Classics > People > Faculty Members > Malcolm Davies

Prof. Malcolm Davies
MA DPhil Oxf

Offices:

Associate Professor in Classical Languages and Literature, Faculty of Classics
Fellow, St John's College

Address:

St John's College
Oxford
OX1 3JP

Tel No: (01865) 277382
Email: malcolm.davies@sjc.ox.ac.uk

Prof. Malcolm Davies

Profile:

Professor Malcolm Davies has been a tutorial fellow at St John's College, Oxford, and a university lecturer at the same university since 1978.

Research Keywords:

Greek poetry, especially Homer and Lyric

Research Interests:

He has a wide range of research interests within Ancient Greek literature which are reflected by his main publications. He is particularly interested in Homer and early epic poetry (Epicorum Graecorum Fragmenta (1988), The Epic Cycle (1989); in Greek lyric poetry (Poetarum Melicorum Fragmenta (1991)); and in Greek Tragedy (Sophocles Trachiniae (1991). He has also collaborated with J. Kathirithamby to produce Greek Insects (1986) and is interested in the influence of Greek Tragedy upon such nineteenth and twentieth century opera composers as Richard Wagner and Richard Strauss (The three Electras: Sophocles, Hofmannsthal, Strauss and the tragic vision (1995).

He has recently celebrated the 450th anniversary of his college with the entertaining discourse Housman and Murray: a syncrisis (delivered in 2005, published in 2006) and will be commemorating the 50th anniversary of the latter's death in Murray and Housman, a contribution to Celebrating Gilbert Murray (2007). A soon to appear article is entitled Thirsty work for Hercules and studying the folk-tale influences behind Propertius 4.9.

During his four years leave from teaching, M.D. will be completing two further volumes in connection with his new edition of the Greek lyric poets (PMGF). He is also finalising, in collaboration with Patrick Finglass his commentary on the fragments of Stesichorus and- a project sponsored by the Center for Hellenic Studies at Washington D.C.- revising and publishing his commentaries on the fragments of Greek epic and a revised version of his edition of early Greek epic fragments.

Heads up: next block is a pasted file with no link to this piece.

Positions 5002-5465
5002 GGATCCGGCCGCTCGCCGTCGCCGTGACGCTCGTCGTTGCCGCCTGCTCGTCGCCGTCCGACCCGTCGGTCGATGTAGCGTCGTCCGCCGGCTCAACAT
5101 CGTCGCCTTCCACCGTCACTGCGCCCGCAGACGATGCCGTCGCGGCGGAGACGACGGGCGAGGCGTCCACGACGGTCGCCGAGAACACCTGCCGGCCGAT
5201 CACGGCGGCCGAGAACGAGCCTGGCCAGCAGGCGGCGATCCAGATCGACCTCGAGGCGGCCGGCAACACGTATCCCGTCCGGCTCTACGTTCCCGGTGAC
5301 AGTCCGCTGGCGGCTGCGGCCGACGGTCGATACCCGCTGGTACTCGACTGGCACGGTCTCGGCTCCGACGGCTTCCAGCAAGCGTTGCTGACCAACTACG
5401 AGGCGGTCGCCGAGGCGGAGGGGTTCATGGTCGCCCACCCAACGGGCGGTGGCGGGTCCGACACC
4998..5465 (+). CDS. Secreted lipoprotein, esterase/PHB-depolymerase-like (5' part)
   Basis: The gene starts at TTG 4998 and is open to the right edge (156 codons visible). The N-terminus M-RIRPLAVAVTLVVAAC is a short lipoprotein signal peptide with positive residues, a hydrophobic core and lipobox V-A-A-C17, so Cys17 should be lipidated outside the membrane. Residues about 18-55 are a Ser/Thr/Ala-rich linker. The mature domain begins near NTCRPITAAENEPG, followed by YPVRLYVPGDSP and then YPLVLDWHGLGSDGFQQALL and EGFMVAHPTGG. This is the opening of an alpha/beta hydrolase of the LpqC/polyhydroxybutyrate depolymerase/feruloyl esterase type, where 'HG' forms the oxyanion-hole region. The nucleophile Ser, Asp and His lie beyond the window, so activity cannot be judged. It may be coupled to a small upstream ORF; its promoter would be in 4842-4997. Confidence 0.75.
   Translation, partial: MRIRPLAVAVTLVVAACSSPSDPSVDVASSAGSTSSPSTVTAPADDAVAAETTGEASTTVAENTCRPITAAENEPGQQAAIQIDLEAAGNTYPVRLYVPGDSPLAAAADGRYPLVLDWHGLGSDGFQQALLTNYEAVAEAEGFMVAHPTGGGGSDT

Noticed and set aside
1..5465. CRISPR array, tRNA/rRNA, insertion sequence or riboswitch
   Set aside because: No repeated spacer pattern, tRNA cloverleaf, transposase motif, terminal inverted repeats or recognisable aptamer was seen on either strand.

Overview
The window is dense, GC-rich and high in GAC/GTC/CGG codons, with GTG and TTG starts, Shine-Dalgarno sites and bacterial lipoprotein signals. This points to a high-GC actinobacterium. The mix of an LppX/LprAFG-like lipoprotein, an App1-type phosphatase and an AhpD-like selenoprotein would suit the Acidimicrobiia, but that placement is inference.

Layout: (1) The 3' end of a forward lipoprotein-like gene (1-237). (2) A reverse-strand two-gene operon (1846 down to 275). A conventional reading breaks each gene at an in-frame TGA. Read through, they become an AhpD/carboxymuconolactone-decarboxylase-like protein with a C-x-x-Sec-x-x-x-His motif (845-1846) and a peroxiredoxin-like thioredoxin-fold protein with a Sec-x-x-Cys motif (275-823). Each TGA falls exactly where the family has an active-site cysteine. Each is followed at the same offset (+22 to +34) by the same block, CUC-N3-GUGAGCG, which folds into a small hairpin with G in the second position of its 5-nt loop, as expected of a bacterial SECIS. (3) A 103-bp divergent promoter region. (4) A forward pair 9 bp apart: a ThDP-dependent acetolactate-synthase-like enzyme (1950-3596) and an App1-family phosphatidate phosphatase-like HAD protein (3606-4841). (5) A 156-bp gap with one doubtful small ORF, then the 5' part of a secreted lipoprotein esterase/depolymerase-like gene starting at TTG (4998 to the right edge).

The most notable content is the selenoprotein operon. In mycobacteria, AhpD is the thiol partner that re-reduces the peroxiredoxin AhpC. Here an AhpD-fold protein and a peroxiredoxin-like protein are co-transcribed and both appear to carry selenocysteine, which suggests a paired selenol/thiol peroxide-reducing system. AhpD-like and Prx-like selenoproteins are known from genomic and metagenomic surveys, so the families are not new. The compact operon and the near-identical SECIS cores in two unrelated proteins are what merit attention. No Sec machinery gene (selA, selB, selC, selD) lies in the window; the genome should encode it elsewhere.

Selected Publications:

Aethiopis: Neo-Neoanalysis Reanalyzed, (Harvard 2016).

All and Nothing: Existential Riddles and Cosmic Pessimism in Ancient Greek Literature and Shakespeare: in Hommage F. Létoublon: , Gaia, Vol: 18, (2015), 453-69.

Housman and Murray: a syncrisis:, HSJ, Vol: 41, (2015), 38-62.

Review of Sophocles Philoctetes by S. L. Schein. , Mnemosyne, (2015), 309-12.

Stesichorus and the Fable, Prometheus, Vol: 41, (2015), 37-40.

Stesichorus Poems, Co-author: Finglass P. , (Cambridge 2015).

The odd couple: snake and crab: snake and crab in an Attic scolion:, Eikasmos, Vol: 26, (2015), 77-82.

The Theban Epics, (Harvard 2014).

Unpromising heroes and heroes as helpers, Prometheus, Vol: 37, (2011), 108-127.

'From rags to riches': Democedes of Croton and the credibility of Herodotus, Bulletin of the Institute of Classical Studies, Vol: 53, (2010), 19-44.

'Sins of the Fathers': omitted sacrifices and offended deities in Greek literature and the folk-tale, Eikasmos: quaderni bolognesi di filologia classica, Vol: 21, (2010), 331-335.

Folk-tale vestiges in the second half of the Odyssey, Prometheus, Vol: 35, (2009), 1-10.

New light on masters and servants in Greek Drama, Prometheus, Vol: 35, (2009), 221-228.

'Comic Priamel and Hyperbole in Euripides' Cyclops 1-10', (Classical Quarterly 1999), 428-32.

'The three Electras: Strauss, Hofmannsthal, Sophocles, and the tragic vision', (Antike und Abendland 1999), 36-65.

'Euripides' Electra : the recognition scene again', (Classical Quarterly 1998), 389-403.

Melicorum Graecorum Fragmenta', vol. I, (Oxford 1991).

Sophocles Trachiniae: with Introduction and Commentary, (Oxford 1991).

An Introduction to the Epic Cycle, (Bristol Classical Press 1989).

Epicorum Graecorum Fragmenta, (Göttingen 1988).

Greek Insects, Co-author: J. Kathirithamby, (Duckworth 1986).